The End of Summer

Something was wrong.

From the moment they arrived, Mandy felt the silver Airstream trailer parked on the concrete slab beside her family’s tent trailer looked like something that held toxic chemicals. She wasn’t sure why she thought that. It might be all the silver, or the shape of it that reminded her of an insulated container used by scientists. It didn’t seem made for human beings.

Now, there was something strange going on with that trailer.

Her parents wouldn’t say what it was, but they whispered about it, and she wasn’t stupid. When they whispered, that alone said something was wrong. And a police officer had stopped by the day before. He’d tapped on the door and gone inside. A while later, he went away.

After that, Mandy and her little sister and her parents had left the campsite for the day. They went on a long hike, much longer than the other hikes they’d taken. After their hike, they’d stopped at a family diner and eaten huge plates of spaghetti and bread soaked with butter and garlic.

She sipped her coke through a red and white striped straw and watched her parents glance at each other with such regularity they began to take on the appearance of a clock with their quick movements and their sudden smiles.

She’d been home-schooled all her life, but now that she was ten, she wondered if it had left certain gaps in her knowledge of the world. The kids she’d met at summer camp seemed to know more than she did. Not about math or biology, some of them were like first-graders, in her opinion. They could barely add single digit numbers. And the books they read looked dull and babyish to her.

But they knew things she didn’t. They knew more about the secrets adults kept. They knew more about the bad things in the world that no one talked about — children who went missing, pets that died mysteriously, sex, and divorce.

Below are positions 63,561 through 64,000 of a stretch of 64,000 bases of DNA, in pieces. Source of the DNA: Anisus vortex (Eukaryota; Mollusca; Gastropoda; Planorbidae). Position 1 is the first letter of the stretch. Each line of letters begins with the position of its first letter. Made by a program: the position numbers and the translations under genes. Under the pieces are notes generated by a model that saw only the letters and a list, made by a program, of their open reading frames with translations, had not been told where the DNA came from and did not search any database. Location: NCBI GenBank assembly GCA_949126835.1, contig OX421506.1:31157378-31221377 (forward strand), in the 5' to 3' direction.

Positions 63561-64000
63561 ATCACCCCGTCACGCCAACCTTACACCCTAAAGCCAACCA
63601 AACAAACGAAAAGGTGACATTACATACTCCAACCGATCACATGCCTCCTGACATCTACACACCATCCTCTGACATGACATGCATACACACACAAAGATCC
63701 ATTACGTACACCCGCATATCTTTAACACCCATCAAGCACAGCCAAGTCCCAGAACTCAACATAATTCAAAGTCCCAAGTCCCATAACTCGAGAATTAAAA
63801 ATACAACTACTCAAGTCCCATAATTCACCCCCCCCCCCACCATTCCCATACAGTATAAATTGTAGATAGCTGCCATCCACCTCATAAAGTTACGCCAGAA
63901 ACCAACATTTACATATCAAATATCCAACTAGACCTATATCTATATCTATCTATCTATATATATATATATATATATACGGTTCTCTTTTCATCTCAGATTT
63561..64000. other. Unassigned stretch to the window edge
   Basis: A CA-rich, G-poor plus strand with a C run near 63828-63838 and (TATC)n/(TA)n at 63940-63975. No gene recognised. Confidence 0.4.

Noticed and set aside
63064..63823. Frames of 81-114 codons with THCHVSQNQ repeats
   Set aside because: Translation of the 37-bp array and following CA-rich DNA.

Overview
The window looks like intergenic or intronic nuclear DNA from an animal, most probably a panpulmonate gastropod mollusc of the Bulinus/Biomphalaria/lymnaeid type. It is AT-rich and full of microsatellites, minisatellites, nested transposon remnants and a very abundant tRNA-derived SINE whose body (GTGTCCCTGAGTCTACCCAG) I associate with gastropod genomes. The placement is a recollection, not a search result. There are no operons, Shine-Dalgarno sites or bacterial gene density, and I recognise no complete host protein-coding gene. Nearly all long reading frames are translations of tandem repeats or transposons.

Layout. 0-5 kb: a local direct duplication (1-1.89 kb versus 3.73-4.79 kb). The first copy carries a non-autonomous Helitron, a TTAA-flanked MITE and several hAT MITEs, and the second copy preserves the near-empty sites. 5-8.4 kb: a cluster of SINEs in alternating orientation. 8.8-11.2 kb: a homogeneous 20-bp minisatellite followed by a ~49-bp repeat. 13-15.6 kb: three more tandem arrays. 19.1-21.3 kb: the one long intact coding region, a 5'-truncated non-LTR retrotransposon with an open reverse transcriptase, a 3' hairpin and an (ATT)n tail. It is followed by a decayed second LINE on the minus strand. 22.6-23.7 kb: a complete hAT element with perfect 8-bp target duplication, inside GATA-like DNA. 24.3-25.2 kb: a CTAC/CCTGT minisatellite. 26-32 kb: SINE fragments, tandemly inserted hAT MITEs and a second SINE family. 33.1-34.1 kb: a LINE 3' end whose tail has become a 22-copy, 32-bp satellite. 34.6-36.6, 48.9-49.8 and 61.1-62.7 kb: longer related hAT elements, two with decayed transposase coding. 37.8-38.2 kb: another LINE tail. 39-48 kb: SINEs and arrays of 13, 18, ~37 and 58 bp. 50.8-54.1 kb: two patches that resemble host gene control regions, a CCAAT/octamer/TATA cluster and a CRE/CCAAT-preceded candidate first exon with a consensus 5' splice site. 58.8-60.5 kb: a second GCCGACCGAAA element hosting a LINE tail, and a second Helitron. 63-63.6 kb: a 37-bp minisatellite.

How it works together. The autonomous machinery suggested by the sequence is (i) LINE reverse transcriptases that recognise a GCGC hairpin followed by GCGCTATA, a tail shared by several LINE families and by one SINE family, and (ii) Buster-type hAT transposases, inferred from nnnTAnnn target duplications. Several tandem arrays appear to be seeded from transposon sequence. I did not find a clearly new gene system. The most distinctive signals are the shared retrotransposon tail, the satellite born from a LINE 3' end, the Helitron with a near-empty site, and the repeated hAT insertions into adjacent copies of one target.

When she asked about some of those things, she was told not to pollute her mind. The world of adulthood would come crashing in soon enough. She should enjoy the tranquility of childhood while it lasted.

Tranquil was a word she knew because she was home-schooled. Her mother impressed this upon her often — You have the vocabulary of a college student. You have the reading ability of a high school student.

But she was ten!

And there was nothing tranquil or even happy or carefree about knowing things were happening around you and you were being left out. All you had was your imagined explanations and sometimes those were worse than the real thing.

When they arrived back at the campsite, it was dark. There wouldn’t be a fire for roasting marshmallows tonight. It was late. They needed to get a good night’s sleep. It wasn’t explained why this was necessary.

The next morning while her mother was frying eggs on the camp stove, a woman from the large RV two spots down and across the narrow road walked up to the picnic table.

“What are they going to do with the trailer?” she said.

“Not now.” Her mother gave a warning nod of her head and shoved the spatula beneath the sizzling white of an egg.

“So terrible. To have your husband drop dead during a camping trip.”

The woman continued talking. Eggs continued sizzling. Her mother shot warning looks and cleared her throat but the woman from the neighboring site missed every one.

All of it turned into a loud, shrill noise inside Mandy’s skull.

Dead. A man died. A body with no life. The trailer beside them held a dead man.

Well, not any more. But it had. When did they take him away? Where was his wife? Had she cried? Screamed? Would she ever come back for her silver trailer?

That summer, she’d learned people die at inconvenient times. Awful times. No matter what time, it’s always dreadful.

Death snuck in and snatched you out of the world.

That lesson, learned in their temporary summer home, filled the gaps in her knowledge. At the age of fifty-six, she learned it again.

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